Economic responsibility for the family
Because many Somali women are the only adult in Canada from their extended family, there are certain responsibilities and expectations that they alone must fulfil, such as supporting family members back home by sending them money, and trying to sponsor other family members to come into Canada.
Single mothers feel the pressure more than two-parent families. Some women had to leave their spouse and children behind in Somalia. In many cases women fled Somalia with false passports and could only bring the number of children stated on these passports. The cost of bringing the children to Canada was also used as a factor to decide which children to bring. The decision about who would leave and who would stay is a difficult one since some mothers leave young children behind in the hope of sponsoring them once they themselves have become permanent residents. But this process takes, on average, over a year.
Sponsorship has been made more difficult under Canada’s recently restricted immigration law, which only allows sponsorship of spouses and children under 19 years of age. Parents and grandparents, minor – age siblings, and adopted and orphaned children can be sponsored only if the sponsor is in work. Due to economic pressures and to be reunited with their children and other family members, women are thus forced to take any job they can get. These jobs are usually low – paid and result in having to accept two or three part-time positions in order to meet the minimum requirement for earned income set by immigration.
Immigrant women experience extreme difficulty finding decent employment at every level of the Canadian labour force, and Somali women tend to face the additional hardships of ‘cultural and language barriers (Somali and Muslim) and discrimination (Black, female and Muslim)’. Somali women are highly visible in terms of dress and behaviour and this has major implications for both employment opportunities and access to services. The majority of Canadian employers ask for Canadian work experience and are not likely to acknowledge previous work and educational experience of refugees in their home countries. This forces most immigrant women into jobs well below their overall skills and almost always below their potential. Women also lack work experience as they might not have worked outside the home before.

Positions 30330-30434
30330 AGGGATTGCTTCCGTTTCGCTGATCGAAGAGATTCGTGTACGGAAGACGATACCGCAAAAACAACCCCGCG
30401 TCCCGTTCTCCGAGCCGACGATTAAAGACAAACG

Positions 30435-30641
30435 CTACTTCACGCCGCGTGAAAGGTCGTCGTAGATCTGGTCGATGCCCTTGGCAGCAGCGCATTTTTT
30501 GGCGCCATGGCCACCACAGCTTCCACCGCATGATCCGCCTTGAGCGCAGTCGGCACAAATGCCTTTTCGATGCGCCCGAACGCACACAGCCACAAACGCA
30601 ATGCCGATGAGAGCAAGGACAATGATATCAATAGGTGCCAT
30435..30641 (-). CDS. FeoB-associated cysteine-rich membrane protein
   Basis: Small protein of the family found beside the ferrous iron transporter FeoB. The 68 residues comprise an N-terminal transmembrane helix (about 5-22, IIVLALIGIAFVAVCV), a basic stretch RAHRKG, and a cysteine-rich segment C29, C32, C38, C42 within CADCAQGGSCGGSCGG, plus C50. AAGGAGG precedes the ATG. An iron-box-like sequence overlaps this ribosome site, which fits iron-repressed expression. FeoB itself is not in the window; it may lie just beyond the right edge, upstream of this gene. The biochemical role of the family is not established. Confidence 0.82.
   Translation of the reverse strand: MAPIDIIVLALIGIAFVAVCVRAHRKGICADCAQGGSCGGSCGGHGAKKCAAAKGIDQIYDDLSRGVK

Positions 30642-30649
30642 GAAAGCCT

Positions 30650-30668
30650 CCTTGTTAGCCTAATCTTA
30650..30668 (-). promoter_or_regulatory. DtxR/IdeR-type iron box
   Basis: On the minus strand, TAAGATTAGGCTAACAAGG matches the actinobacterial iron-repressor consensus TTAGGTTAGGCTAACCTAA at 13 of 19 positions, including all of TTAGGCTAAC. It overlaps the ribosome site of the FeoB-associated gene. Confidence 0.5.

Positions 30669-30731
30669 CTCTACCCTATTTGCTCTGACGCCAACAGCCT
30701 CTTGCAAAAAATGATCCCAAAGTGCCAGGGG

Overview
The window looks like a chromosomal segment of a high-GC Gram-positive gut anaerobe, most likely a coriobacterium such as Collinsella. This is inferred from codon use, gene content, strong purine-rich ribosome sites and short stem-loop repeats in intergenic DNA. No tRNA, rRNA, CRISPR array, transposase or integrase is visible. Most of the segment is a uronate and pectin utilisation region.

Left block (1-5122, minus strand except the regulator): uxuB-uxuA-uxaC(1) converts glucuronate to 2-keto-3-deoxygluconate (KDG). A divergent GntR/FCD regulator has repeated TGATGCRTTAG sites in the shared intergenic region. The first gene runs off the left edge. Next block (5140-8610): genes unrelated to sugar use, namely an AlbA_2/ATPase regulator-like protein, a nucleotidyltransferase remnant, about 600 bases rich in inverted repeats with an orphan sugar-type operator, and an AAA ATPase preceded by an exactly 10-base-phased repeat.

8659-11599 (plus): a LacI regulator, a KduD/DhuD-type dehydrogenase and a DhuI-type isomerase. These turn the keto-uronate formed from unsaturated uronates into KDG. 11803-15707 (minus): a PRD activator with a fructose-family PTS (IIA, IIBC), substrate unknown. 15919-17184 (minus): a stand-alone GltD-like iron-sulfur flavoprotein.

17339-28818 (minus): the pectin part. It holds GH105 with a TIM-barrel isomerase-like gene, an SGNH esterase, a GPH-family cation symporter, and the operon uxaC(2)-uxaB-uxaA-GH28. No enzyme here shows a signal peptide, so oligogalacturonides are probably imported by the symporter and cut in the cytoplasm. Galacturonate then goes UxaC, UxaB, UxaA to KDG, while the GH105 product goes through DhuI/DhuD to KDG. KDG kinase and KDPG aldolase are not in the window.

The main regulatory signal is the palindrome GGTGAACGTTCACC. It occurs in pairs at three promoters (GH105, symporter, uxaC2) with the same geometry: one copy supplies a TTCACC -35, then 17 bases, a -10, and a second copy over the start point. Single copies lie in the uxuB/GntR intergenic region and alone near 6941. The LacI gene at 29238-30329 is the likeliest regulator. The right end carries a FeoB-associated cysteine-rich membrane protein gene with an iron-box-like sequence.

Consequently the majority of Somali women are employed in some form of domestic work: there is minimum language requirement and such ‘unskilled’ jobs are available in greater numbers to women. Once in these menial jobs it is difficult to escape this employment ghetto.
Since the lack of English or French language skills is often not considered a problem with such low-paying jobs, the women do not have opportunities to improve their language skills at work. Women therefore remain ineligible for occupational training or upgrading. On the job these women have few opportunities to learn the official languages because their fellow workers and supervisors usually do not speak to them and the work is done in isolation. The long hours and exhausting nature of the work also make it extremely difficult for women to attend evening or weekend language classes. They are caught in a vicious cycle which makes them vulnerable to exploitation.